As the Texan and WBB Bushbuck Magnum are rifled arms, a hunter will be able to reach out much further than with the Wing Shot. Effective range on a coyote with the Texan has been recorded to be 200-plus yards. The Bushbuck has been used beyond that range in air rifle bench rest competitions. Ear protection is definitely a must with both of them. As with the other air arms described here, there's little recoil to speak of.
So, should you consider adding powerful air rifles to your bug-out bag or emergency kit? What about keeping one or more in your mountain or desert hideaway? No one would likely suggest keeping one of these single-shot big bores around as a self-defense weapon in a SHTF scenario, though having something is better than having no lead launcher at all. In terms of putting food on the table, though, these guns definitely fit the bill. Their reduced sound signature and lack of smoke and flame when fired give them a leg up on firearms when you want to keep a low profile.
Low cost per shot means you can practice — a lot. You can even dry-fire practice with most PCP air guns without harm. All that extra shooting doesn't mean extra cleaning though, as air guns generally require less cleaning and maintenance than powder-burners.
Should you find yourself living off the land without electricity and unable to have tanks filled by a dive shop, a hand pump could be used to keep your guns filled with air. However, if you're serious about air guns in your survival planning, check into a gasoline powered HPA compressor.
Lastly, for most Americans, you can own as many as you'd like without any paperwork hassles.
We're fortunate that it's still a free market in this country for high-power air guns, which leads to more innovation and selection for the consumer. Some manufacturers are even coming out with big-bore pistols, as well. Most other countries with a large number of air gun enthusiasts strictly limit the foot-pounds of energy the guns can develop. Big-bore air guns aren't a new invention, but are even more relevant today, especially in light of the self-sufficiency movement in this country. Modern air guns are accurate, well made, and fun to shoot since they don't punish with recoil. These air guns fill a niche that's growing among American shooters.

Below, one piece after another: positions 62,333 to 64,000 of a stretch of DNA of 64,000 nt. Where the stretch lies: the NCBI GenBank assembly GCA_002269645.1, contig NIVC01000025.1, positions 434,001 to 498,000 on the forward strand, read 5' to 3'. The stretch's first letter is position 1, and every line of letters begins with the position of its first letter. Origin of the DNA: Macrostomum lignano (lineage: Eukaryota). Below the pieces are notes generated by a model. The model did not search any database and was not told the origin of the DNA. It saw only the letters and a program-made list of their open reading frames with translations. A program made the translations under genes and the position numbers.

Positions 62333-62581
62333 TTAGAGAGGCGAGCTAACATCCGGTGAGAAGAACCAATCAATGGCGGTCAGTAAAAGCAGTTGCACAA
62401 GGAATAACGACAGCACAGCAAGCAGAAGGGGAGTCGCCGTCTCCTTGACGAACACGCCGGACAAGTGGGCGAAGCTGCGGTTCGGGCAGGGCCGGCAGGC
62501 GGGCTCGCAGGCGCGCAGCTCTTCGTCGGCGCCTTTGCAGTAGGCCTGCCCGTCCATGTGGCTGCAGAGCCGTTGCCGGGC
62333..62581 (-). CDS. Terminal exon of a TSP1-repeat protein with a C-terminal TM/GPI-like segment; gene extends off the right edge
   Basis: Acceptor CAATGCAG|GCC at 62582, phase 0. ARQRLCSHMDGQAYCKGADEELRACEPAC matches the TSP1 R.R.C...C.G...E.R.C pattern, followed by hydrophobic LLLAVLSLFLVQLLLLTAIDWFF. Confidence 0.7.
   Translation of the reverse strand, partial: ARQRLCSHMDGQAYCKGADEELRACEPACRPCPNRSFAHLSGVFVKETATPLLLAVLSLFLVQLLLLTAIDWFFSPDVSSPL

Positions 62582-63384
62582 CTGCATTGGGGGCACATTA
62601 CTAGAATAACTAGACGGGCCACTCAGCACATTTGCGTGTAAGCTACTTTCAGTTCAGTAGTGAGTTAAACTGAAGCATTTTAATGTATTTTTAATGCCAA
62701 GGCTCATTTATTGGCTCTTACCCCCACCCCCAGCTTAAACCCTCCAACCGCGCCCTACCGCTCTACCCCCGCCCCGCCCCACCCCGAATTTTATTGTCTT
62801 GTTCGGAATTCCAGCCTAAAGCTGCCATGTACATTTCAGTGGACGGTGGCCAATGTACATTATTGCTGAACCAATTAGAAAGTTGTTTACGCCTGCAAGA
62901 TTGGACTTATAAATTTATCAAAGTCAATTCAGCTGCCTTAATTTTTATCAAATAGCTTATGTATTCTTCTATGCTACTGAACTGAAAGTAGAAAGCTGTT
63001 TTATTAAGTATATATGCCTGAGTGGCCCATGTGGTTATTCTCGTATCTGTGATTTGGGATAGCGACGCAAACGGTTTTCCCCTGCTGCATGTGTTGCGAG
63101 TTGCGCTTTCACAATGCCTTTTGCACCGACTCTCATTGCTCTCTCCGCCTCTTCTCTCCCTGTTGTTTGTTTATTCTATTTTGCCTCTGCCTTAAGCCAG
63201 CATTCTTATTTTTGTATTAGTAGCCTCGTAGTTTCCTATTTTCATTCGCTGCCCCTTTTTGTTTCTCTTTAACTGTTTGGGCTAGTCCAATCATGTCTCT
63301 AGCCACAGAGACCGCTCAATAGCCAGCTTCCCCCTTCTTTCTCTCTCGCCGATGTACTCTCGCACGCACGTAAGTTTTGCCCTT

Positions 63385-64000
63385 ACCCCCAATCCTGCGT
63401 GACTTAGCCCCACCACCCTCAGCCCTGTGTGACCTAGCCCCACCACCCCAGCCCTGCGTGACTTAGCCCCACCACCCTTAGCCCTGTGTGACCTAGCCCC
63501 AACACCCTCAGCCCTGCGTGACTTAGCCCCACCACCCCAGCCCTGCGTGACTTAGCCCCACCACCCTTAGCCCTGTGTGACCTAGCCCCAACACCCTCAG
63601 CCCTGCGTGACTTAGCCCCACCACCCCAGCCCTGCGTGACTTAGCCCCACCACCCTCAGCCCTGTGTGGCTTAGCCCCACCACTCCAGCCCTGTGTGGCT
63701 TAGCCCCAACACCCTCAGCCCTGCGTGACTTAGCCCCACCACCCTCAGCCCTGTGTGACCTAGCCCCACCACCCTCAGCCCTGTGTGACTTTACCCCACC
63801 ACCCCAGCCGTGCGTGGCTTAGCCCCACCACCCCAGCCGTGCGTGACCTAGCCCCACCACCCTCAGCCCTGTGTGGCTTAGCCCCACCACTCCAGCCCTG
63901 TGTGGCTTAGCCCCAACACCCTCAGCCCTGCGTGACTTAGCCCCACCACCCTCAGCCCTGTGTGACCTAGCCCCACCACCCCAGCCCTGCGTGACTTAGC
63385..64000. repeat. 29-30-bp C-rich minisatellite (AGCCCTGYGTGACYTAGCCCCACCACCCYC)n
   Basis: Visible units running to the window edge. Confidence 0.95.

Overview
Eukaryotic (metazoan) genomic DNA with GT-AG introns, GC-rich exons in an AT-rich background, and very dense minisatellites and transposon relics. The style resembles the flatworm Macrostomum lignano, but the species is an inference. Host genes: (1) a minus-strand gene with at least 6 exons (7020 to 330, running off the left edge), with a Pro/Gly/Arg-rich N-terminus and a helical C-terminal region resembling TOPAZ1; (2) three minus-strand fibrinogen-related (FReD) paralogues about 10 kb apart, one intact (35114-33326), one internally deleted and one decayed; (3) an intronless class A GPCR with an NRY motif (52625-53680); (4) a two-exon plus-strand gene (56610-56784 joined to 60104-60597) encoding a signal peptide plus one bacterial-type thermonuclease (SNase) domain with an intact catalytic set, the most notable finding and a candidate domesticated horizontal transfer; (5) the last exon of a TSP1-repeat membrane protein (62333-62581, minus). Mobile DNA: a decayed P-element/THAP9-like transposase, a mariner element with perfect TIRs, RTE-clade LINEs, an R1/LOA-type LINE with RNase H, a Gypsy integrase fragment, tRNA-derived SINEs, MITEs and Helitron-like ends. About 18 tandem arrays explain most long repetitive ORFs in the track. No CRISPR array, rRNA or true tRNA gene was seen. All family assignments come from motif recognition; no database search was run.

|Sam Yang/Air Venturi Wing Shot||Airforce Texan||Western Big Bore Bushbuck|
|Stock||Wood (Sepatia, or Indonesian Walnut)||Synthetic||Laminated wood|
Low & High power settings
|Single shot, side lever|
Can be tuned for valve hold open
|Single shot, bolt action|
Low & High power settings
5 pounds, 7 ounces pull weight
|Two-stage, adjustable for position|
2 pounds, 13 ounces pull weight
3 pounds, 1 ounce pull weight
|Powerplant||Pre-charged pneumatic (HPA)|
|Sights||Front bead||None. Built-in rail system for optics mounting||None. Built-in Picatinny rails for optics mounting|
|Barrel length||22.5 inches||34 inches||30 inches|
|Overall Length||43 inches||48 inches||49.5 inches|
|Weight||7.25 pounds||7.65 pounds||10.25 pounds|
|Manufacturer||Sam Yang Precision Industries Co.|
Ft. Worth, Texas (American made)
|Precision Airgun Distributors|
Arizona (American made)
|Warrranty||One year limited||Lifetime||Limited Lifetime|
|Supplier||Air Venturi via Pyramyd Air Salon, Ohio||Airforce Airguns||Airguns of Arizona|
Gordon D. Smith, like a lot of American guys, grew up shooting Daisy and Crosman air guns. Some twisted wiring in his brain never let him grow out of the fascination of propelling projectiles by compressed air or CO2. While he did graduate to powder-actuated toys for big boys, he has been writing about air guns for the past five years for Airgun Hobbyist magazine. His interests have led him to investigate how air guns might fit into various aspects of the prepper lifestyle.